First screenshots showing how our medieval villages will look. The house of choice was the ‘longhouse’, made from a basic wooden frame with walls made from ‘daub’ (earth and dung!).
‘house breaking’ in medieval times was literal! Fortunately for the owner there was very little worth stealing, a fire the middle of the house to provide warmth and cook with, straw mattresses and some basic utensils. The animals would typically sleep inside, although in their separate ‘byre’.
The houses were so poorly built, with no foundations, that they needed rebuilding from scratch every 30 years or so. As such they were probably very similar in style. Which is very handy for lazy computer programmers;)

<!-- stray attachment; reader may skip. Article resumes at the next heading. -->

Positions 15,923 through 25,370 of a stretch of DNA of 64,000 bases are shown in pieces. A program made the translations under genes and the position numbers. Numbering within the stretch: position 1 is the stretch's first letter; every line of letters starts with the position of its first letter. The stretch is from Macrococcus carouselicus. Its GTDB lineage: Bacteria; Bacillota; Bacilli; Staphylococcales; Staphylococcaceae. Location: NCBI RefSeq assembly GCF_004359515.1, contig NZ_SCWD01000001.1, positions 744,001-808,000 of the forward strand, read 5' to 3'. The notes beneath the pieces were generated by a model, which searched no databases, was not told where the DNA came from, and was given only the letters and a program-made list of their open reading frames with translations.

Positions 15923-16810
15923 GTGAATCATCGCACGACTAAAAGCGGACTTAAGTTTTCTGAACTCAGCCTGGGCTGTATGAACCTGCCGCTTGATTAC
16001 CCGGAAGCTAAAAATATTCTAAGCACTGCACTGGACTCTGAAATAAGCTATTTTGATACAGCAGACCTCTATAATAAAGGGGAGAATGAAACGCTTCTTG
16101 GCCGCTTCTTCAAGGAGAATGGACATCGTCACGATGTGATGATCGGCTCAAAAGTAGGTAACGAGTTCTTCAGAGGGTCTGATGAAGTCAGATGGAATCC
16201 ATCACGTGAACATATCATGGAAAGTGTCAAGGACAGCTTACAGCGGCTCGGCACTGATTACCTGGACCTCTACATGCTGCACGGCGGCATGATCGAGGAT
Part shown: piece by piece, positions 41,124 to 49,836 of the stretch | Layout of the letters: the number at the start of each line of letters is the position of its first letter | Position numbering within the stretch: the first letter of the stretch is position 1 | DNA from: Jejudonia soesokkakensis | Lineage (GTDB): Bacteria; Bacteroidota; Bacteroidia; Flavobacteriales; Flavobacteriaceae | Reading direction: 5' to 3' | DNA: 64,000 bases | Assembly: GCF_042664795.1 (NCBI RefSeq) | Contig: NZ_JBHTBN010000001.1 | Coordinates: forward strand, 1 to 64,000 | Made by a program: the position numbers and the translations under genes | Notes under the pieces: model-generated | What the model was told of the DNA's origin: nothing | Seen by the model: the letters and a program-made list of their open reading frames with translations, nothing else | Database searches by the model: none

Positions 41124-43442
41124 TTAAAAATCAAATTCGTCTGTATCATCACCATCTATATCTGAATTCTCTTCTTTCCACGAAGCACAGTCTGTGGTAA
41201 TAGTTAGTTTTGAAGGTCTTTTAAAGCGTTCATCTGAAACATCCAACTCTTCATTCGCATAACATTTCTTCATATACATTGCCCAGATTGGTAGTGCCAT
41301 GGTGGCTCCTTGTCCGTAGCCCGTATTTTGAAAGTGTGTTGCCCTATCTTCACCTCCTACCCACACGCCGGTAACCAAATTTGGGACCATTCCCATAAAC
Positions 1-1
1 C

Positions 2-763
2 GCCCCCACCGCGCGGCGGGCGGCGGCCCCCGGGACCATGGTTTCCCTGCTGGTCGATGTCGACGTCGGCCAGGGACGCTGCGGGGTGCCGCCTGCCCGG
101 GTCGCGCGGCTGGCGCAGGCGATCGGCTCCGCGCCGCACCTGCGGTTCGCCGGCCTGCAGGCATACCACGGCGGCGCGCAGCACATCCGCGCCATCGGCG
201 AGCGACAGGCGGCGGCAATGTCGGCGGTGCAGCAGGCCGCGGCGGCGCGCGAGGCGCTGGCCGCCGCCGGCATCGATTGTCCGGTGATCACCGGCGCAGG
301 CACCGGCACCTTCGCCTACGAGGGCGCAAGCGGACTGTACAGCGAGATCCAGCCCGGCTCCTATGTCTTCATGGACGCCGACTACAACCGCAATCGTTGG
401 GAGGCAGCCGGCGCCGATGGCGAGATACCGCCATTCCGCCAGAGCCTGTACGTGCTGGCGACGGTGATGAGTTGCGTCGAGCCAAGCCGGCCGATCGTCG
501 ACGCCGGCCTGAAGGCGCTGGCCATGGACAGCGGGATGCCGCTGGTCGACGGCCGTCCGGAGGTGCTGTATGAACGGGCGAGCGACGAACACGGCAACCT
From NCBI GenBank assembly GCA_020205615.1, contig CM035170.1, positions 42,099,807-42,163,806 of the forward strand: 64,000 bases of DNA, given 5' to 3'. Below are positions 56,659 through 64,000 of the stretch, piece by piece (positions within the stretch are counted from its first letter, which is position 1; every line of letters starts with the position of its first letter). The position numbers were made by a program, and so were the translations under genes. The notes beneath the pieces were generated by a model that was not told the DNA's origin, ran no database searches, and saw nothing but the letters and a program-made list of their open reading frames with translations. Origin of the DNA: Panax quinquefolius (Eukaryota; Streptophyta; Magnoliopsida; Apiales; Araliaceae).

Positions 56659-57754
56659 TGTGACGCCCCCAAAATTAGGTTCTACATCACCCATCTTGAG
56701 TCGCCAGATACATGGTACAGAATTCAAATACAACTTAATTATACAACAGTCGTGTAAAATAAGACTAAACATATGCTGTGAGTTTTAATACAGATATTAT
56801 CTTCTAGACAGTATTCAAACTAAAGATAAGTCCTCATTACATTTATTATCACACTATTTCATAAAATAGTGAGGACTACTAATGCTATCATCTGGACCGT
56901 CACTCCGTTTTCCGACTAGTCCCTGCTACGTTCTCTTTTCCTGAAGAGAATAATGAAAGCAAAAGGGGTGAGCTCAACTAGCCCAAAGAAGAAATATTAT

Villagers were almost all farmers (either free or slaves owned by the lord). The house would typically have a small front garden (toft) and large back garden (croft) which would have been around 2000 square metres, used for all crafts such as woodworking, and farming a range of crops. In addition the large fields of the village were worked on by all villagers. There were of course, no toilets. A ditch would be dug either at the far end of the back garden, or famously if you needed the loo you would ‘retire a full bowshot from your house’.
We are indebted to a range of expert historians and history groups who have helped with our research on the various village layouts, with a special thank you to Jon Kenny MClfA for some amazing insights!